Thursday, December 21, 2006

Big Farms and Foggy Language

Gaul, Cohen and Morgan have another article in their series in the Post on farm programs. This one focuses on the disjunct between our mental picture of farmers and the reality:

"Today, most of the nation's food is produced by modern family farms that are large operations using state-of-the-art computers, marketing consultants and technologies that cut labor, time and costs. The owners are frequently college graduates who are as comfortable with a spreadsheet as with a tractor. They cover more acres and produce more crops with fewer workers than ever before.

The very policies touted by Congress as a way to save small family farms are instead helping to accelerate their demise, economists, analysts and farmers say. That's because owners of large farms receive the largest share of government subsidies. They often use the money to acquire more land, pushing aside small and medium-size farms as well as young farmers starting out."
It's fair, although using John Phipps, who has an interesting blog, as an example might be a stretch, but he gives good quotes. There's the usual blurry (from a biased viewpoint) language. Discussion of "corporate" farming. I think it's true that most "corporations" involved in farming are composed mainly of farm families (and their city relatives). But I doubt that's the image evoked in people's minds. There's also mention of "income", but no description to say whether this was the gross income of the farming operation or the net income the farmer got, two very different things, particularly for someone like a dairy farmer.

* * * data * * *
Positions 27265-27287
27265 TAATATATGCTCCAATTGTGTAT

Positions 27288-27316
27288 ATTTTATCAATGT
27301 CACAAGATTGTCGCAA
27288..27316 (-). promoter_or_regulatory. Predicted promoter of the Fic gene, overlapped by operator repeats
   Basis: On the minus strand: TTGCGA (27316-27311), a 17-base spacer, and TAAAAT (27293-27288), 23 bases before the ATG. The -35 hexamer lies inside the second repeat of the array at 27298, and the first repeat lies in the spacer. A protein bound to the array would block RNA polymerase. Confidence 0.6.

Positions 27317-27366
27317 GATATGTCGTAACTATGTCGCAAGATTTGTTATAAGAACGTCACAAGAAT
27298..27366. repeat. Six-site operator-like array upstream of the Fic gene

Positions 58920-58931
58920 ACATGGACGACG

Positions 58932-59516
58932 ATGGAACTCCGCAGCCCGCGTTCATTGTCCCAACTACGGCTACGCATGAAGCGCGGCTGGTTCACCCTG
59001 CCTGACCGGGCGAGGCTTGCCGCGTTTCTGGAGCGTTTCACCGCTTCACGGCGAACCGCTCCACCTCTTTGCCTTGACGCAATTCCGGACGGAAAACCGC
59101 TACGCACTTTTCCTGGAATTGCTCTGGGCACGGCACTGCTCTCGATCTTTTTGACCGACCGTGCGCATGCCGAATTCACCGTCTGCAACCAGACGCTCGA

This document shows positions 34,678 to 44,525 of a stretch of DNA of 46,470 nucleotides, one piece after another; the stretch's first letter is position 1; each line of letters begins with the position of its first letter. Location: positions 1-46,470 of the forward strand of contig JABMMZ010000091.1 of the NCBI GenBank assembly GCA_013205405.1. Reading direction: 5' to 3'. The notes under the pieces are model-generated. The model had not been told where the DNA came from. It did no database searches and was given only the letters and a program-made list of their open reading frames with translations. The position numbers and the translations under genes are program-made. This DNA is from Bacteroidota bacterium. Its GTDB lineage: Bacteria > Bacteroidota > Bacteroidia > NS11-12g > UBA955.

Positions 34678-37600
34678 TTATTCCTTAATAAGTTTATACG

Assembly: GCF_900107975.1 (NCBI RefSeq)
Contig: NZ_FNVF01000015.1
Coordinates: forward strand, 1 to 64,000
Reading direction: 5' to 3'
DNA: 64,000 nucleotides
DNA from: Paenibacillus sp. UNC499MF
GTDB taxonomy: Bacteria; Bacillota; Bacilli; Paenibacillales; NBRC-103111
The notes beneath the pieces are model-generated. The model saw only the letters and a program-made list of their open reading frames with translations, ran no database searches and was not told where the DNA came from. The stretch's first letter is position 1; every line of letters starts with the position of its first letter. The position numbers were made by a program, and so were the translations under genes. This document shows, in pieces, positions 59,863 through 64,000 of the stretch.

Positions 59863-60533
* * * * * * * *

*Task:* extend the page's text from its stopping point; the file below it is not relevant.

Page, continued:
And as my ag teacher pointed out many years ago (my high school actually was phasing out its ag instruction--the teacher took over driver's ed, which was inappropriate inasmuch as he was the most nervous man in the school (may have been after effects of war service)), income can be ambiguous for other reasons. Dairy farmers (IMHO the only "true" farmers) in particular have lots of capital invested in land and equipment and animals. When you're accounting for the invested capital on your books, you should really charge the operation for the interest the capital could be earning. In other words, if a man has 600 acres of land worth $4,000 an acre, he has $2.4 mill capital. If he sold, and bought bonds he could earn a comfortable 5 percent on his money, or $120,000 a year just clipping coupons (except that they've done away with coupons on bonds and only us old fogies understand it). But if Gaul, Cohen, and Morgan say the guy has $150,000 income, they don't point out that he's only earning $10 an hour for his labor (using a 3,000 hour year).

No comments: